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Alan Licht & Loren Connors – Into the Night Sky

Family Vineyard

Alan Licht and Loren Connors – Into the Night SkyWhile improvisation and social activity are natural bedfellows, improvisation and relationship can be a trickier proposition. It’s a reasonable – albeit vaguely fundamentalist – argument to say that familiarity is antithetical to improvisation; the former is about learned responses, primed expectations and prior awareness; whereas the latter is about responding in the moment, dealing with the unexpected and being able to create without preparation. As two or more players get to know each other they become used to each other’s approaches and preferences. The stronger a relationship gets, the more likely it is that the players involved will have negotiated a system of complementation, compromise and shared characteristics as comfortable and familiar as any composition or idiom.

In this context it’s tempting to view this CD – the sixth collaboration between Alan Licht and Loren Connors – as an act of wilful defiance. It contains two performances, recorded in 1996 and 2006 respectively. The dates seem deliberately perverse; 1996 is of particular significance to the duo, being the year they first recorded together; and ten years is a conspicuously round number, implying that this is some kind of milestone at which they are taking stock. However, the music offers remarkably little in the way of any discernible development in their dialogue over the course of the decade. The implication is that Licht and Connors are enjoying a little mischief at the expense of over-zealous musicotheologians and their expectations of improvising relationships. To paraphrase Morton Feldman: it’s not that they’re refusing to address the problem; they’re just refusing to address it as their problem.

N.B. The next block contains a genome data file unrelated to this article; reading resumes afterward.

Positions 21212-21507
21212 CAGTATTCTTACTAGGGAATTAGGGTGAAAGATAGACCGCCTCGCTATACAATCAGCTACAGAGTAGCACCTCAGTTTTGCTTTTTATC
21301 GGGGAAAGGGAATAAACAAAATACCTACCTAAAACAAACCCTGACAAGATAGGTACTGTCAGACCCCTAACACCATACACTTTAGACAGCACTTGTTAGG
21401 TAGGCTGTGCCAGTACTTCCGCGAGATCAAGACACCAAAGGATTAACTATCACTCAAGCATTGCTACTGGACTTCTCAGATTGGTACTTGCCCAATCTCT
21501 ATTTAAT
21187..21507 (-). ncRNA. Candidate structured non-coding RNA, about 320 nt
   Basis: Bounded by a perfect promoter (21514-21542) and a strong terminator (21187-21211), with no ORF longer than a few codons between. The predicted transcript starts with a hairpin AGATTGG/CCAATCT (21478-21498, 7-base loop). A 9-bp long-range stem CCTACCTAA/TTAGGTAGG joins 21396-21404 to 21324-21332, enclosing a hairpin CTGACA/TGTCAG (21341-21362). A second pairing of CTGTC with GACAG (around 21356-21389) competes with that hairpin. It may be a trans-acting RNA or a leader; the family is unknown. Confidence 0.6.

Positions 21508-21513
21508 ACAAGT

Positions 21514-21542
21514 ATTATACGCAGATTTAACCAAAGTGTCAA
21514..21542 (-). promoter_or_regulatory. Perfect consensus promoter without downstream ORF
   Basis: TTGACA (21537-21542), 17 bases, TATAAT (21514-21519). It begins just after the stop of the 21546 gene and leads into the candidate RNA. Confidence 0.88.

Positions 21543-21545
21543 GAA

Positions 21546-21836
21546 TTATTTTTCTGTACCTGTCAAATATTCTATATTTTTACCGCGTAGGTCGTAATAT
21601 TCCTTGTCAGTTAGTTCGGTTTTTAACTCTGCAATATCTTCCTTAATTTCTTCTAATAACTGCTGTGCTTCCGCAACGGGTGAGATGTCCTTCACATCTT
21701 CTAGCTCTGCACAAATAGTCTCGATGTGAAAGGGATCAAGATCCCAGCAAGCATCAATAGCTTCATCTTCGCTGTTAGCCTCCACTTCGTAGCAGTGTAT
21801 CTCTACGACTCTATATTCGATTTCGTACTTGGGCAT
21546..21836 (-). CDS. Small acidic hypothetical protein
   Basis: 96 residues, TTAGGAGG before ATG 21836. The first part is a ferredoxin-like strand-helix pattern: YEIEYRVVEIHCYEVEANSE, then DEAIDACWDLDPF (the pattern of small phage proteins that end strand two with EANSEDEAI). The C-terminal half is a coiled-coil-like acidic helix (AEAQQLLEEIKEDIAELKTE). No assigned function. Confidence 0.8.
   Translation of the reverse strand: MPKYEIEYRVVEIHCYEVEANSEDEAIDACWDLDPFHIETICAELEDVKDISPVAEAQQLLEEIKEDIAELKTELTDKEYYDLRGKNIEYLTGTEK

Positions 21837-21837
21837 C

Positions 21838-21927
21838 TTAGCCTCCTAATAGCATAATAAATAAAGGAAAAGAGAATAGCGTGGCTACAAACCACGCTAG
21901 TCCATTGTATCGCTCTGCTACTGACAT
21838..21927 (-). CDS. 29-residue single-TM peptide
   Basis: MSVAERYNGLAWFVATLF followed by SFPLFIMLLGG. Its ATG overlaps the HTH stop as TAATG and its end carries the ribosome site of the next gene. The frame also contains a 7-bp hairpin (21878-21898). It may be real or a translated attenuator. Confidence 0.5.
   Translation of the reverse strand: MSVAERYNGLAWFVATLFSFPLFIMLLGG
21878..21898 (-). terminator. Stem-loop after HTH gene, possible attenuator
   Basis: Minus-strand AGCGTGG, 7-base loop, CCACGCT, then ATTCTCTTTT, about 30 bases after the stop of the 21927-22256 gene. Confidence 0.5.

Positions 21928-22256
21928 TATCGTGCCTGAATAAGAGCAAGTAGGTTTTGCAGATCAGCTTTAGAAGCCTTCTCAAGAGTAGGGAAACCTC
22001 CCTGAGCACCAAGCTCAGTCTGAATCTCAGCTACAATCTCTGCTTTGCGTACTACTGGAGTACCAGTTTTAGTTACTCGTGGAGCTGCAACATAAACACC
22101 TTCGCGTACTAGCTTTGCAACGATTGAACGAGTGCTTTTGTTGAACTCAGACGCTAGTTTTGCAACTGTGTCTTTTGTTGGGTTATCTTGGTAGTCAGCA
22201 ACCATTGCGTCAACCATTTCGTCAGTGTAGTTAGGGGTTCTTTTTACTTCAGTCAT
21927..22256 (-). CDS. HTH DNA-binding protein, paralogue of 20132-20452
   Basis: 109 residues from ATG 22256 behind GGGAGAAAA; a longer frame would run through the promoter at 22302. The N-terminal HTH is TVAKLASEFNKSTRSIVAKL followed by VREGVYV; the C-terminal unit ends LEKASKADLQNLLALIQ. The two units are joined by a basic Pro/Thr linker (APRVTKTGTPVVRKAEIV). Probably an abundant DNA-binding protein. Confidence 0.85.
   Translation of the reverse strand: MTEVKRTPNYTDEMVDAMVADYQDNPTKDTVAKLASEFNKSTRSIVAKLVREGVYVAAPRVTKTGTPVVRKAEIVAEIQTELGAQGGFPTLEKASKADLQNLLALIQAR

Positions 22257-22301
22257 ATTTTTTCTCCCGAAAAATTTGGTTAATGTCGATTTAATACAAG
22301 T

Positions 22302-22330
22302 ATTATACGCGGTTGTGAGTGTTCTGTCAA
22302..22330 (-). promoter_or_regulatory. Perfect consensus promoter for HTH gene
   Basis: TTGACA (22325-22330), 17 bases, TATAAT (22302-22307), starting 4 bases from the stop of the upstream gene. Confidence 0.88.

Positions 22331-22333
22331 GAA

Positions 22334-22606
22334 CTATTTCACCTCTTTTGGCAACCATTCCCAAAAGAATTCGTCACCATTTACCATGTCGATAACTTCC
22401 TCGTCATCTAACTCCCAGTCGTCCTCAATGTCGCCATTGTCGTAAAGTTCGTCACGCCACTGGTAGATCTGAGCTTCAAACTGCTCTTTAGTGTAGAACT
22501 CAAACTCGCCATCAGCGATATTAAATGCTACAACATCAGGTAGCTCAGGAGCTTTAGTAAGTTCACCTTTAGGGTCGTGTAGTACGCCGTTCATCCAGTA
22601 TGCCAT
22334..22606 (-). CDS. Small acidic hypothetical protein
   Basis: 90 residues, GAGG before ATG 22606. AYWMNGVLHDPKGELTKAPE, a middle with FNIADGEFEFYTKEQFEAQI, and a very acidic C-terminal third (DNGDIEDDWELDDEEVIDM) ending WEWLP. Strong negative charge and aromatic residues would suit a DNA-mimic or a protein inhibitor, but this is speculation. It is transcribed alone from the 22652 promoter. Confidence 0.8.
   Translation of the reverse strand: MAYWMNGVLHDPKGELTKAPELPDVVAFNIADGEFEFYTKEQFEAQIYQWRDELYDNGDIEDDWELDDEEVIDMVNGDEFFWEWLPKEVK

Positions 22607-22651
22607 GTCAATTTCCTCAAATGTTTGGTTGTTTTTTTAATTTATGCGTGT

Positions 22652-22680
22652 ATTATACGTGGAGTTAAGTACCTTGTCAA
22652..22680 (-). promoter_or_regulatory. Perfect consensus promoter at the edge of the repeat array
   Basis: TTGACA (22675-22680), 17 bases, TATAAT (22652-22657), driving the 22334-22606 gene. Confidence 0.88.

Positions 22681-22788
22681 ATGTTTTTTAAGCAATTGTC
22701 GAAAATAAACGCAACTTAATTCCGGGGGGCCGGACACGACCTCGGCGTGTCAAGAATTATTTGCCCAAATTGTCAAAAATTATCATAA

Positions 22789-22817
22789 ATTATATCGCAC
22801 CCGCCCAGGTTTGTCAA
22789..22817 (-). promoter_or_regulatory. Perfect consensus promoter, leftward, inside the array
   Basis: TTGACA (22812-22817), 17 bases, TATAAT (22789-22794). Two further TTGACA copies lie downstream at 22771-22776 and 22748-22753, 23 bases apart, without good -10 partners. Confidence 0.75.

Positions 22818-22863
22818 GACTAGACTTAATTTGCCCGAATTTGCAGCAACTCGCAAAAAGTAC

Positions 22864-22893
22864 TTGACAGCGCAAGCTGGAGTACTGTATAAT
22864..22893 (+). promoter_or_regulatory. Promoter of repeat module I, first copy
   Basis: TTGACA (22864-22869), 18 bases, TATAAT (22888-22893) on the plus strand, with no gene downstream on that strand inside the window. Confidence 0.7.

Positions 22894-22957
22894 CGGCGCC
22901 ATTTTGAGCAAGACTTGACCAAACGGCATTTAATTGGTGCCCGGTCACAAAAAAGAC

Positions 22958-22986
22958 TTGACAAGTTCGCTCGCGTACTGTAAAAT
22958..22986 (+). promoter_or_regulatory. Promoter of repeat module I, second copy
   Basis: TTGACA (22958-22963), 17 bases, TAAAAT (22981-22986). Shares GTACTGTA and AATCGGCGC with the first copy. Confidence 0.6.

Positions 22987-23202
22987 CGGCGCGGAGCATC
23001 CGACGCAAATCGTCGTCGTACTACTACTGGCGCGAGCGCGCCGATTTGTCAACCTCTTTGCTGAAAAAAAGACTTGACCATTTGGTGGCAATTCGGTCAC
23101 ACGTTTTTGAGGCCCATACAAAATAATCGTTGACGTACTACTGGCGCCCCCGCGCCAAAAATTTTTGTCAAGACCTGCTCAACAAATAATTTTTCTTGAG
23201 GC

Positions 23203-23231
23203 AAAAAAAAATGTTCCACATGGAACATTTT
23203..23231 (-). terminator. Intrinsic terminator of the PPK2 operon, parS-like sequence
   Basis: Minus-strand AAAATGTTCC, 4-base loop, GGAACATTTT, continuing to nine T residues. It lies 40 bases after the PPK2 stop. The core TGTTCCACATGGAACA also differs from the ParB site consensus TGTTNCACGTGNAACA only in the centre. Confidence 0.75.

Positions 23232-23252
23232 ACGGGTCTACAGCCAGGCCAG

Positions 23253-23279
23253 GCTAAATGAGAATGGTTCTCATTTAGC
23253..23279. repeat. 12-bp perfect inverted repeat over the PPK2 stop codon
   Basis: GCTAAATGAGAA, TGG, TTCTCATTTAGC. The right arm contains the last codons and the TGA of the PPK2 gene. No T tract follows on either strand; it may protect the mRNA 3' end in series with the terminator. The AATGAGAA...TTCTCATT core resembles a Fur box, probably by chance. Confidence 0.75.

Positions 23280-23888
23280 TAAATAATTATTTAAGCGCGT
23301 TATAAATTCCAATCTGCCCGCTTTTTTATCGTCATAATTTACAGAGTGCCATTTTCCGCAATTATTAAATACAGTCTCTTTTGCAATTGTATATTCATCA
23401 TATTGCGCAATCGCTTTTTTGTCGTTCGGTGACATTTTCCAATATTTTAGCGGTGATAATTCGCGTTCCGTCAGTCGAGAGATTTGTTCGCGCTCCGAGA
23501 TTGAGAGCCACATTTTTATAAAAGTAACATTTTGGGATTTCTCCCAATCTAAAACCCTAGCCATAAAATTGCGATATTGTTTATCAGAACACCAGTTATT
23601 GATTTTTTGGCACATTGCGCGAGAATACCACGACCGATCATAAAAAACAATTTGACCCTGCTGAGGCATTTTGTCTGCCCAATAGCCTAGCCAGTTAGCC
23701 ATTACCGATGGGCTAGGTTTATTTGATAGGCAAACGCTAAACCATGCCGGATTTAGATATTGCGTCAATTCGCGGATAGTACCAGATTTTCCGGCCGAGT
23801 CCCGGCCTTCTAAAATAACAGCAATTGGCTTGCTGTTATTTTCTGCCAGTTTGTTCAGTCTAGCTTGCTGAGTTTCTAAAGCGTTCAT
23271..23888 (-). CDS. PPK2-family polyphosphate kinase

This approach is what we’ve come to expect from Connors. He refuses to play the games that other improvisers indulge in. He has no interest in being the fastest or distilling the broadest set of influences, nor does he deconstruct or recontextualise the guitar with unusual techniques, implements or effects pedals. His typical solo M.O. is intact here: sparse, delicately timed and gently melodic blues inflected guitar, framed with reverb and with no attempt made to disguise or correct the recording process. The humming and buzzing of amps, the slow rise of controlled feedback, the hiss and crackle of the recording medium: these are as much a part of his signature sound as the notes he plays and the space between them.

Much of Connors’ body of work has an eerie sense of continuity, as though each successive release is just a fragment of something absolute or eternal, a piece that has always been playing and always will be playing. It’s tempting to view the guitarist as a spirit photographer or Electronic Voice Phenomena enthusiast, forever trying out different locations and recording equipment in an attempt to capture the desolate fragments of melody that haunt his playing. The multi-skilled Licht seems content simply to join the older guitarist in his usual devotions, threading around Connors’ lonesome figures but never disturbing the singular atmosphere he creates. This kind of deferential, mannered approach is again almost sacrilegious in many improvising circles, in which maintaining a sense of a player’s identity is viewed as an essential aspect of the activity. Allowing a sense of confusion concerning which players are making what sounds is not the same thing as one player being deliberately subservient to another’s sound. The former can still be a signifier of ego and hubris – the need to be superficially impressive – whereas the latter is almost invariably selfless. It rather lends weight to the reading that Licht and Connors are exploring something extra-human, something they believe to be bigger than the both of them.

There will be those that dismiss this record as the lazy ploughing of an easy furrow, or as the churning over of old earth. But they would be missing the details, the subtext and the gentle subversion that makes this ongoing collaboration so compelling. Licht and Connors know all the arguments, have heard all the theories. They’re just choosing to do something else.

-Seth Cooke-

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